LOS ANGELES - Protesters gathered in cities across the United States Tuesday to stand in solidarity against restrictive abortion bills recently passed by multiple state legislatures, and in some cases signed into law.
More than 50 organizations, including the ACLU, NARAL Pro-Choice local organizations, Women's March and the Planned Parenthood Action Fund joined together to organize widespread protests under the hashtag #StopTheBans.
Georgia, Kentucky, Mississippi, Missouri and Ohio have passed laws that prohibit abortion when a fetal heartbeat is detected -- about six weeks, before many women know they are pregnant. Louisiana is close to enacting a similar ban.
Alabama, meanwhile, enacted the nation's most restrictive abortion law last week, making performing abortions a felony at any stage of pregnancy with almost no exceptions.
None of the laws has taken effect, and all are expected to be blocked while legal challenges work their way through the courts.
Some Georgia prosecutors have already stated that they have no plans to prosecute women under the new "heartbeat" abortion law passed in the state.
Opponents of the recent state abortion bans have pointed out that the legislation likely undermines the landmark 1973 Supreme Court decision on Roe v. Wade, which determined that, in most cases, criminalizing abortion violated a woman's constitutional right to privacy.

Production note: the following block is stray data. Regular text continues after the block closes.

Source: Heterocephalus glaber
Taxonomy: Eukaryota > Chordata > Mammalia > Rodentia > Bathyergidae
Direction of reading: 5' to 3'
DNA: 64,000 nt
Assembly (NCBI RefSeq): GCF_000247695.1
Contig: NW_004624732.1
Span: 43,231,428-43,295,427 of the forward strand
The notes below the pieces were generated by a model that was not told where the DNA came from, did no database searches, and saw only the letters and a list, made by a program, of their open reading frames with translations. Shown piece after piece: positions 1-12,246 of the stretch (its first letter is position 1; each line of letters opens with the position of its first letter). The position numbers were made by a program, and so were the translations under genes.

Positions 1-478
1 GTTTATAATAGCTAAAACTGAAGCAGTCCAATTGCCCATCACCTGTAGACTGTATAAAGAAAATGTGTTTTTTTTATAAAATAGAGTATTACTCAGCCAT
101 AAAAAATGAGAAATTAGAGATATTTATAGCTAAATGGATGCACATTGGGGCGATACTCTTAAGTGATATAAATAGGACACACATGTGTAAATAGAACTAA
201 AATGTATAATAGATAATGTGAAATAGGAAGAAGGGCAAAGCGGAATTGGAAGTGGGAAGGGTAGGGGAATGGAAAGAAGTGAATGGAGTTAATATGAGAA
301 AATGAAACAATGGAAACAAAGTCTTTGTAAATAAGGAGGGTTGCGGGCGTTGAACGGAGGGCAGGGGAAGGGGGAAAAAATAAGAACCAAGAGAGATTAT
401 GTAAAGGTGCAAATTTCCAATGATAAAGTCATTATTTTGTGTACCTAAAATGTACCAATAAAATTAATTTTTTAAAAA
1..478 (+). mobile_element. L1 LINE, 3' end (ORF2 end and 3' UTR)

But some state lawmakers hope two new conservative justices nominated by President Donald Trump will provide the votes for the Supreme Court to overturn the Roe v. Wade decision, which legalized abortion nationwide.
More than 350 events were planned in cities nationwide outside of capital buildings, in town squares, courthouses and beyond, with the flagship event taking place in Washington D.C.
Leaders in reproductive justice and health care, as well as members of Congress, were slated to be in attendance at the D.C. event, including NARAL President Ilyse Hogue and Planned Parenthood President Dr. Leana Wen.
Women in red robes, which have become a symbol of feminist power after being borrowed from Margaret Atwood's "The Handmaid's Tale," joined the protests at San Francisco City Hall, one of them carrying a sign that read, "Vasectomy prevents abortion."
An estimated 1,000 protestors gathered at the Georgia State Capitol, where Andrea Young with ACLU of Georgia assured them that the organization already has a plan of action to combat the new legislation, saying, "The next action will be that the ACLU and other partners will file a lawsuit in federal district court to stay this law and to challenge it as a violation of women's constitutional rights under Roe v. Wade."
Demonstrators in Minnesota flooded the State Capitol building, chanting, "Our bodies, our choice!"
In Los Angeles, a 5 p.m. protest was planned by NARAL Pro-Choice California, and protesters were encouraged to bring signs and posters to demonstrate.
The Associated Press contributed to this report.